Mumbai showed true humane spirit after 26/11: Martin Luther King III

Demystifying the relevance of Mahatma Gandhi in the times of terror attacks,violence and discrimination of the marginalised,Martin Luther King III...

Written by Dhanya Nair | Mumbai | Published:February 20, 2009 2:38 am

Demystifying the relevance of Mahatma Gandhi in the times of terror attacks,violence and discrimination of the marginalised,Martin Luther King III,son of American civil rights leader Martin Luther King Jr.,enthralled the diverse student community at the YMCA on Thursday.

“This city just saw unprecedented violence which shook the global community. It could have responded with violence,but chose not to. That was the true embodiment of the humane spirit,” said King III.

Citing his personal example to overcome hatred,he said the younger generation should especially realise that violence cannot be an answer. “I lost most of my family because of violence. It was easy for me to react with hatred,but I understood that only power of love could save me,my family,my community and ultimately the country,” said King III. “The world is becoming very difficult with conflicts everywhere but we need to learn to forgive and apologize to move on,” he added.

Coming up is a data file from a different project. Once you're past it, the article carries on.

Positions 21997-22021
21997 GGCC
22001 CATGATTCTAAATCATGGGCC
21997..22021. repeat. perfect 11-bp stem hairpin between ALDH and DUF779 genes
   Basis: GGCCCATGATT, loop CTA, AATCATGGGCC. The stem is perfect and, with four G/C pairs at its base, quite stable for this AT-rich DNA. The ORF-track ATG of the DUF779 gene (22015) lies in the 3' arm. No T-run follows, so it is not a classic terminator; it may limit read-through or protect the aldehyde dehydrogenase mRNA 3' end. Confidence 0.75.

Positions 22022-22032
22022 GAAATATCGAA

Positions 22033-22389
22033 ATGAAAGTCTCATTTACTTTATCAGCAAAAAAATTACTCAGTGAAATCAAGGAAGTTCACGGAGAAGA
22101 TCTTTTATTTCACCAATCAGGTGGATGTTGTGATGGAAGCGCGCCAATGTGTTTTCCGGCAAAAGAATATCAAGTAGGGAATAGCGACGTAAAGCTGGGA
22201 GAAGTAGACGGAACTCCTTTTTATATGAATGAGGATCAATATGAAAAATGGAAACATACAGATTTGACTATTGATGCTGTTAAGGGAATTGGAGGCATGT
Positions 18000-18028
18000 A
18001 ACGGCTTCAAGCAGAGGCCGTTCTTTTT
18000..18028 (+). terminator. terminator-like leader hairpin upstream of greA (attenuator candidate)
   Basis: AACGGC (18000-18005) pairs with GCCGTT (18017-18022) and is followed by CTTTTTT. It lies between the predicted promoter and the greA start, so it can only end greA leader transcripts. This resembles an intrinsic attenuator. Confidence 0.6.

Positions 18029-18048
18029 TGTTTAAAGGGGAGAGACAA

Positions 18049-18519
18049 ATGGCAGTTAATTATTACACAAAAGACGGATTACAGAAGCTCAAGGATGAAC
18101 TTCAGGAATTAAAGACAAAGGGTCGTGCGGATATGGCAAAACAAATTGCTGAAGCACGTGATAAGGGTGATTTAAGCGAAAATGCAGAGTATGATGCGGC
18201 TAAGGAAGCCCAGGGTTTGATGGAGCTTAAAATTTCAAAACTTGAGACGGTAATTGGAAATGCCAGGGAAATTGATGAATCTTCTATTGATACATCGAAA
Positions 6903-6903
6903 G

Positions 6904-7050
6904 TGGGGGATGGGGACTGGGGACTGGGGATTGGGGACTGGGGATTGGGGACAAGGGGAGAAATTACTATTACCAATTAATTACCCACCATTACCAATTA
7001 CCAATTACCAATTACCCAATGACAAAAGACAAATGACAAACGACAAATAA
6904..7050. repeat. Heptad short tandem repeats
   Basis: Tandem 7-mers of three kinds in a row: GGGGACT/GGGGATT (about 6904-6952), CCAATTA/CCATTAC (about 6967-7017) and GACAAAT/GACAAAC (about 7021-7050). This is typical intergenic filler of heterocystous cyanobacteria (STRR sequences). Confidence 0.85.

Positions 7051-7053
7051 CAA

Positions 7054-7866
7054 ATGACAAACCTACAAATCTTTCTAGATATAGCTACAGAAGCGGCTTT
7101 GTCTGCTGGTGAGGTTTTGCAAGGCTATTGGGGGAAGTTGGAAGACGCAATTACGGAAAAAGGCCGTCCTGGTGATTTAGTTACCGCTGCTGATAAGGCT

King III was accompanied by Dr Clayborne Carson,historian from the Stanford University,Gandhian Usha Thakkar and Dr Narendra Jadhav,vice-chancellor of University of Pune,at the event. 

For the students of YMCA,it was an interesting opportunity to learn how to celebrate differences and not just merely tolerating them. “YMCA is like a mini-India. You have students from every community,caste,creed and background living here. It is very important that they realise the importance of celebrating these differences. Who better to teach this than Martin Luther King III,hence we decided to invite him and his delegation here,” said Paul George,senior secretary,YMCA.

The students echoed his opinion. “Considering the tricky times we live in where differences can be easily manipulated to gain political mileage,it is important to meet people like King III. This is the best teaching that no class room can probably give,” said Antonio Santimaro,a medical student from Goa.

“King III himself and the way he spoke about the relevance of Gandhiji was truly heartfelt. Today when violence is seen everywhere and when suddenly Taliban has raised its ugly head once more,it is important to learn the message of non-violence. For the Muslim community his message is even more relevant for all of us need to realise that extreme forces like Taliban are not real Muslims. King III’s message will hopefully affect the young Muslims’ minds,” said Zeenat Shaukat Ali,professor of Islamic studies from St Xaviers College.

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